I’ve given myself one year to master the violin.

As an adult beginner, I should be playing Twinkle Twinkle; instead, I'm playing Paganini's 24th caprice.

A crash course in vibrato

So my last post is causing a bit of a stir.  Originally, I never meant to have any vibrato in this piece until I listened to Shlomo Mintz’s interpretation of the caprice where he has that wonderfully beautiful vibrato in a rather slower rendition of the theme.  This post is to convey how I learned vibrato since I’ve had several comments in the last 24 hours about how my vibrato is great and one reader even thinks this whole thing is fake because no one could have that good of a vibrato in four months.  Is my vibrato that good?  It’s funny; I’ve been so down on myself this entire project and now someone thinks I’m too good to be true.  I suppose I should take it as a compliment.

So after these comments started rolling in, I simply asked Danielle point blank:  “why am I good at vibrato?”  A)  she actually doesn’t think I’m that good at vibrato which brings me to my next point…Danielle is really mean  B)  she does concede that it’s pretty good for where I am in my learning and the reason I’m this good defies modern science.  Just kidding.  She simply thinks that I practice a ton and that she gets to watch over my training every day.  I can’t tell you how beneficial it is for her to be able to poke her head in to almost any of my practice sessions and correct things on the spot.  Of course, that same thing is oftentimes frustrating, but in all honesty, correcting things on the spot is huge.  It is a big advantage to have never developed a vibrato that Danielle describes as being a “spaz.”  Remember a post from about a month or so ago where I complained to Danielle about practicing something incorrect for 5 hours and she said that I was lucky I didn’t practice it incorrectly for 5 years?  Similar.  And one last note:  having Danielle around keeps all of my fundamentals sharp.  My bow arm position, my left hand and arm positions, how my left hand fingers hover over the strings, etc.  Having the fundamentals down can only help when tackling something more difficult like vibrato.  Interestingly, a great teacher might actually correct an improper vibrato by correcting, for example, the position of the left elbow under the violin because that’s what’s really causing the poor vibrato – a lack of proper fundamentals.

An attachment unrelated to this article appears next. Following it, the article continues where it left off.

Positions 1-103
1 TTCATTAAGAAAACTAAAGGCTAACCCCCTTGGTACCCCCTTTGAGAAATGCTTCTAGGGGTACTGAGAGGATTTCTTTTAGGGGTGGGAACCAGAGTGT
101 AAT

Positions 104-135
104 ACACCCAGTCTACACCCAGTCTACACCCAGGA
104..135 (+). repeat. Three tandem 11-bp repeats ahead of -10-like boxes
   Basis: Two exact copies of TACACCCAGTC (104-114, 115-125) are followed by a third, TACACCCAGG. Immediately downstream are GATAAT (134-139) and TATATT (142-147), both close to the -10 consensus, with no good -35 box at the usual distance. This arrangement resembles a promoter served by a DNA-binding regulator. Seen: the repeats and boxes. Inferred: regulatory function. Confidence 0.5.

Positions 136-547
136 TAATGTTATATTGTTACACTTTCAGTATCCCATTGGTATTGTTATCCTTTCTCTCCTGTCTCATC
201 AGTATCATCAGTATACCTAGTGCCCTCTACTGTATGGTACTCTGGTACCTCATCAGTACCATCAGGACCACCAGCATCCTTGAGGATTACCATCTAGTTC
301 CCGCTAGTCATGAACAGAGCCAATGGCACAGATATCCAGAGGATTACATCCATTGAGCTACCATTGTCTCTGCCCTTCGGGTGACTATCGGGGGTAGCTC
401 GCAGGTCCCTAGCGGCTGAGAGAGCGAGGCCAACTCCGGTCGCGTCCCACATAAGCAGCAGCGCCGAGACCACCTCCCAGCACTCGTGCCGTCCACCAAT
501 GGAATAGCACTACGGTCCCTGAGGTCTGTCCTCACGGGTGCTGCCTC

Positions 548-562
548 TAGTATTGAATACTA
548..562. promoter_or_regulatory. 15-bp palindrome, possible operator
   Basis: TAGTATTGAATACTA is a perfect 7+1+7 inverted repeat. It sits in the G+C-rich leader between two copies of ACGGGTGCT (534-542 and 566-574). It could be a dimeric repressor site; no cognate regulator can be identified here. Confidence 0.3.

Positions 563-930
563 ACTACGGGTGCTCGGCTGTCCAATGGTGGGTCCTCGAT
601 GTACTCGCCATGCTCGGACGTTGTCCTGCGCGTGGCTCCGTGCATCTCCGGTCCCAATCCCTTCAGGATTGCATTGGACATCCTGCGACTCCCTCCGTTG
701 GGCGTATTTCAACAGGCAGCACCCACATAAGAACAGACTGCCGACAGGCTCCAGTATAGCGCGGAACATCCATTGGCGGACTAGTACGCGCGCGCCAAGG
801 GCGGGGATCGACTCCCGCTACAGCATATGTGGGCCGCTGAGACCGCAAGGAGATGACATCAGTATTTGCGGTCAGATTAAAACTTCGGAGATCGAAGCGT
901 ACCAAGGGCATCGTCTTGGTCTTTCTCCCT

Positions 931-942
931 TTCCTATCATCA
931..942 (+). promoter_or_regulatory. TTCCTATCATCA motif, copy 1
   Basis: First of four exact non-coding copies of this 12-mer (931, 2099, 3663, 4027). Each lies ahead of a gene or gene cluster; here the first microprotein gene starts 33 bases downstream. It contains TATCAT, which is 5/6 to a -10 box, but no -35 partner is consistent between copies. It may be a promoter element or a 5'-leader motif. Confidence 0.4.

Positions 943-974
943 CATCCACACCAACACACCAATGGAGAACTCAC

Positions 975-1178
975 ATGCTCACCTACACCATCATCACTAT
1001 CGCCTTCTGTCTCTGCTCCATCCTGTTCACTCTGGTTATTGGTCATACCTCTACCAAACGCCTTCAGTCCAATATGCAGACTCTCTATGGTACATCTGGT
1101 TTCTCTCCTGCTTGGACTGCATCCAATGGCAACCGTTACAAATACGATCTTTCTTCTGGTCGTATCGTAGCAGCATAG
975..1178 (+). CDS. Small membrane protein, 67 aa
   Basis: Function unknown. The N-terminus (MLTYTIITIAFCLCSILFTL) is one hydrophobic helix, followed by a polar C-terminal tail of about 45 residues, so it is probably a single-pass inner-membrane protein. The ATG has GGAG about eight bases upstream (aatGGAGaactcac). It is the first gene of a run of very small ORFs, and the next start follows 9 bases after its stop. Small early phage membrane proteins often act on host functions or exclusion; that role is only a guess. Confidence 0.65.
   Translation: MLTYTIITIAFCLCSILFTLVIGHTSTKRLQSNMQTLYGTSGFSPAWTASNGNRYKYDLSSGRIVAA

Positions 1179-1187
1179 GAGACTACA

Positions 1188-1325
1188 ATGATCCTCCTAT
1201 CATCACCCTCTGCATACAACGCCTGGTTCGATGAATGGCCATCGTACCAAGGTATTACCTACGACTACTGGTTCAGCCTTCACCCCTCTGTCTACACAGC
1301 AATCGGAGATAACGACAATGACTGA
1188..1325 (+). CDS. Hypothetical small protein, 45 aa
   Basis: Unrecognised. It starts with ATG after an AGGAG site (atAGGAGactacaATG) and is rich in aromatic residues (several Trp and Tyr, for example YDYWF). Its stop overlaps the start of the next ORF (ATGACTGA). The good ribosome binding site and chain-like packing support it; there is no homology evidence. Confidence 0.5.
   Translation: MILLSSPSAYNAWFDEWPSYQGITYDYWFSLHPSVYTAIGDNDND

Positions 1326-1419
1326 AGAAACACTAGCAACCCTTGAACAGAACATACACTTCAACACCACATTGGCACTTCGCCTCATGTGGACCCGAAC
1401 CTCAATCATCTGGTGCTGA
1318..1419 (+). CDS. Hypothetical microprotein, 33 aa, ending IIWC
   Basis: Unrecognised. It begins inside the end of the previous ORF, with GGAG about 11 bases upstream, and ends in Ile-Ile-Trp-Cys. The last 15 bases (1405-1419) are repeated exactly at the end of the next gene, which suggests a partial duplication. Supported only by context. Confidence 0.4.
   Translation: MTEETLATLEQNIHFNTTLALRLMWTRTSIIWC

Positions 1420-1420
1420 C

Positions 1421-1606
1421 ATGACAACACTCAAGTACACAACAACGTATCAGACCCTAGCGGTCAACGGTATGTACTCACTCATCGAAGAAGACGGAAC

So I’ve made all my excuses trying to convince you, dear reader, that I’m not a giant humongous fraud.  This post, then, is to describe how Danielle taught me vibrato in the first place.  Let’s begin with what vibrato is and what it isn’t.  Vibrato is a back-and-forth between the pitch of the note you’re trying to play and a pitch slightly lower (never higher).  It’s a bit of a misconception that vibrato is simply “wiggling” the finger around on the string, although that’s kind of what it looks like.  How you change the pitch so precisely is what makes vibrato difficult.

So Danielle breaks vibrato down into three parts.  Here’s the first:

Sorry about the video quality there.  Danielle and I are on vacation and I forgot the video camera.  This was taken in our hotel room on my laptop webcam.  So the first aspect of vibrato is keeping that first finger knuckle limber.  Here’s the second part:

Again, sorry about the quality.  The sound is pretty bad in that one (I prefer to blame the recording device and not my playing…).  As you can see, that concept of the WA-wa-Wa-wa-WA-wa… is very important as far as vibrato goes.  Here’s the third, and most important, video:

When first tackling vibrato, it’s important to begin with that nice arm vibrato.  Keeping it controlled with the entire arm, in my opinion, is not only easier but sounds better and is more effective than vibrating by just quivering the wrist or the hand, or whatever.  To practice this, practice it like anything else:  start slowly and move faster.  Begin with the slow WA-wa-WA-wa… and go faster.  You can even oscillate between the pitch and the slightly lower pitch using a metronome and eventually go faster.  This is actually how I got faster at the theme and variation 2 or whatever.  The metronome is a handy tool.  Anyway, I hope that helps and truly, that’s all Danielle ever taught me about vibrato.  And of course, I also have her eagle eyes on me at all times, which is what really keeps me in line.

4 Comments on “A crash course in vibrato”

  1. karen says:

    Thanks for those demos. I like the way she explains it and very good visuals. I giggled when she called you speedy gonzales.

    Still doesn’t mean it’s easy. 🙂

  2. Cassia says:

    Thanks a lot. I don´t think Danielle is that mean 😉 she seems to be quiet a good teacher—and you are an excellent student :-)) Unfortunately I am supposed to learn wrist vibrato, so I can´t just look up your videos 😦

  3. B.Rajkumar says:

    Thanks for these little tutorials on vibrato. Danielle has explained it very thoroughly.


Leave a Reply

Fill in your details below or click an icon to log in:

WordPress.com Logo

You are commenting using your WordPress.com account. Log Out /  Change )

Google photo

You are commenting using your Google account. Log Out /  Change )

Twitter picture

You are commenting using your Twitter account. Log Out /  Change )

Facebook photo

You are commenting using your Facebook account. Log Out /  Change )

Connecting to %s